Huw Thomas: It is a proposal to take powers into the centre. It is not the common consent common framework that we, as NFU Cymru, always envisaged and espoused. We always said that we recognised the need for common frameworks, and that limits needed to be set on certain things, but they need to be decided by common consent, not imposed from the centre. With respect to the WTO provisions in part 7, the UK Government and the devolved Governments need to get together and agree between them, rather than having this quite heavy-handed approach that involves proposing to take these powers into the centre, and accepting the Secretary of State for DEFRA as the ultimate arbiter of who gets to do what.

Dr Fenwick, Hansard cannot record nodding, but I take it you are agreeing.

Dr Fenwick: I have nothing to add; I agree entirely.

Q In that sense, are you surprised that there is not more in the Bill? Is there something that you would have liked to accompany the Bill in terms of progress made on these common frameworks and how they might be agreed upon in future? What strikes me is that not only will you have the initial discussion about how the original of the first new frameworks will operate, but there will inevitably be a need for these things to be renegotiated at a future date. Is it something that you would have liked to have seen?

Huw Thomas: I think there was an expectation that there may be more in the Bill about common frameworks and how they might work. There was agreement in the spring around 24 identified areas that would require some sort of common framework, whether a statutory common framework or a memorandum of understanding between Governments.

I do not feel that we have moved forward enormously from that point. We need to get these things in place if we are to preserve the integrity of the UK single market and ensure that we are not distorting between the home nations. I was perhaps a little bit surprised that there was not provision. We perhaps had not moved forward a little bit from the position in the spring around the 24 identified areas.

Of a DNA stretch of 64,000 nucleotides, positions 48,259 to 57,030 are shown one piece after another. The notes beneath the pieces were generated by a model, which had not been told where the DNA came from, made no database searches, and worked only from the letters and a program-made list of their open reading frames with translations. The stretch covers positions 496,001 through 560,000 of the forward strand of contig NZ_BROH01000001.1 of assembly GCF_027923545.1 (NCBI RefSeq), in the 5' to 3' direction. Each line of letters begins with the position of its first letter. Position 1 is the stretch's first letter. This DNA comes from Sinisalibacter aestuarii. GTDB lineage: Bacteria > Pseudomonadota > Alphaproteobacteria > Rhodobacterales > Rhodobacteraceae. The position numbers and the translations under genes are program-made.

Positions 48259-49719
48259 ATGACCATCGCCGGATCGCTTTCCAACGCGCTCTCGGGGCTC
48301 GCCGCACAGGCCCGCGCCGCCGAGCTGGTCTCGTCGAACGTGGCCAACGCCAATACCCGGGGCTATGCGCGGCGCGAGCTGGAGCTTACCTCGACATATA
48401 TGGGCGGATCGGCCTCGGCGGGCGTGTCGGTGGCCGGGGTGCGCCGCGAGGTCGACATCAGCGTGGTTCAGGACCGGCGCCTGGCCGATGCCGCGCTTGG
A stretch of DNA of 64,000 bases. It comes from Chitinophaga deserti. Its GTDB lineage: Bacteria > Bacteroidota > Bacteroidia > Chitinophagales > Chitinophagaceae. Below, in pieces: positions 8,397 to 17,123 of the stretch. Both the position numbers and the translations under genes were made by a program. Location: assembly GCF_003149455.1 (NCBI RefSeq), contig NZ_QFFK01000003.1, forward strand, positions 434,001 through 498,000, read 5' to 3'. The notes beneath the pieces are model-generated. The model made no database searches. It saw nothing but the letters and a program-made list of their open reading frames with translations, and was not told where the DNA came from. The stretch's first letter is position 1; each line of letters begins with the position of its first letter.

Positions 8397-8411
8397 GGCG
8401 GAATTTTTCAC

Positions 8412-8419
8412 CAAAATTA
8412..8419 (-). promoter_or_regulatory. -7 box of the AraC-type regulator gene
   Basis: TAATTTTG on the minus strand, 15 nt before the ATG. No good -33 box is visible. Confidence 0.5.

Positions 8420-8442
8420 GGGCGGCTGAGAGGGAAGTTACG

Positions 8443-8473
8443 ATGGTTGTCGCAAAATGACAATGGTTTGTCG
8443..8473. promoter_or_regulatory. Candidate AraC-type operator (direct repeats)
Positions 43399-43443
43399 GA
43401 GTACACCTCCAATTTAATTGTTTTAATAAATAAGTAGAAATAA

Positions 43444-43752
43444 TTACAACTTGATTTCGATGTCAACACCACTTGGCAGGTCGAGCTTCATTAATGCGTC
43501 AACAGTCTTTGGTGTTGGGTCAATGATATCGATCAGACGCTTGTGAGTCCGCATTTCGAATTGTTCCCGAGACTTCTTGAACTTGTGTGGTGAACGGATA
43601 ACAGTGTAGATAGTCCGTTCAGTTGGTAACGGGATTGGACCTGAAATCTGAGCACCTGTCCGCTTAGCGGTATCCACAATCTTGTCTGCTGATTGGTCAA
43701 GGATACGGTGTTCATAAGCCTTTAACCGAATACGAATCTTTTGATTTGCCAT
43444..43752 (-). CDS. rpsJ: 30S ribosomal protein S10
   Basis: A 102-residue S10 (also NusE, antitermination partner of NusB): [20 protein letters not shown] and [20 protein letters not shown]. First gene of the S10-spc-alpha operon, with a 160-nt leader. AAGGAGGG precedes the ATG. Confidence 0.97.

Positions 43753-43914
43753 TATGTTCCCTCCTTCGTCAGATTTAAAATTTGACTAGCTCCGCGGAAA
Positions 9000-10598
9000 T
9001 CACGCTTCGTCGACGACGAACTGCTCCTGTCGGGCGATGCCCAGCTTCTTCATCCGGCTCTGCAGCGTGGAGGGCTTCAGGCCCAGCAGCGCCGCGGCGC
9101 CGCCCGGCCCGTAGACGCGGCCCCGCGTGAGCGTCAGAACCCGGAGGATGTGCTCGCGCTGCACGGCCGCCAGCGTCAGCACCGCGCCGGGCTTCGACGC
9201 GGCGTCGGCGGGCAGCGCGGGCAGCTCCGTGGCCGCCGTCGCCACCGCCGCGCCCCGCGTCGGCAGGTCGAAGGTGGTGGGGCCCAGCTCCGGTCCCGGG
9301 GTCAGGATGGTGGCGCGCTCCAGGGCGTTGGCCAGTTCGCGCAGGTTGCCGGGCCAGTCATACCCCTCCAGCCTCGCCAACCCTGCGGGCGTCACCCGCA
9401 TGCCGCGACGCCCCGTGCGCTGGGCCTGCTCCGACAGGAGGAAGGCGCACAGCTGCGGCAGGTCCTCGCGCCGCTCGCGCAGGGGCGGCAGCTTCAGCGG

Dr Fenwick: I agree entirely. We absolutely need those mechanisms and systems to arbitrate, to work out what is right and wrong. That is something that we have argued for the past two years. We certainly welcomed the announcement in recent weeks that there will be a review of how money is allocated between the devolved nations, and that is absolutely needed. It is a contentious issue—there is no denying that—but it had to be addressed.

We also need almost a parallel process to look at how countries agree on frameworks—whether it is through memorandums of understanding, rather than nations feeling or knowing that things are being imposed on them, against the spirit of devolution.

Q The Minister might remember my raising this question last week. Recently, a review was announced into the way in which payments will be allocated across the four countries of the United Kingdom. Would it be fair for that to include an element that looks at the future frameworks and how any disputes are arbitrated, and when reallocations come along in several years’ time, how they then come to be decided as well?

Dr Fenwick: It may be opportune to extend the remit of that Committee. We always hope it goes the way that we would like it to go. It certainly needs looking into because we worked for so many years with a council of Ministers. We now have a void, a vacuum, where there is potentially a free-for-all, and countries or nations could move in very different directions and cause market distortions internally, without anything to do with WTO. There could be internal market distortions that are not in anyone’s interest.

Q I represent a Cumbrian constituency that is made up of English Lake district upland farms and coastal lowland farms. My sheep, beef and dairy farmers inform me that they receive about £70 for a lamb, £50 for a sheep and just 90p for wool per head and 29p for a litre of milk. Is that enough? What assessment has been made of what a fair price is? Does the Bill enable farmers, through innovation, through the reduction of supply chain, through enabling better local markets, to receive a fair price for their public goods?

John Davies: There could be more in the Bill in terms of how we get a fairer share of the retail price, because we are at some historical lows, once again. Milk is slightly better than what it has been, but we are close to breaking even in nearly all of those commodities.

We need to take responsibility as well, mind, to become more efficient. The biggest factor is within my own farm gate; we do not shirk that responsibility, but we need to find ways in the Bill to ensure that other people are operating to similar standards. If we compete on a level playing field, we have an opportunity to do that. We have a higher welfare aspect and environmental aspect and that is a cost that has to be taken into account.

Q Do you feel that the Bill as it stands does allow for that change to happen?

Huw Thomas: There are certainly powers within the Bill that would potentially see the strengthening of the farmer’s position within the supply chain. At NFU, we have been calling for more transparency around price reporting for some time.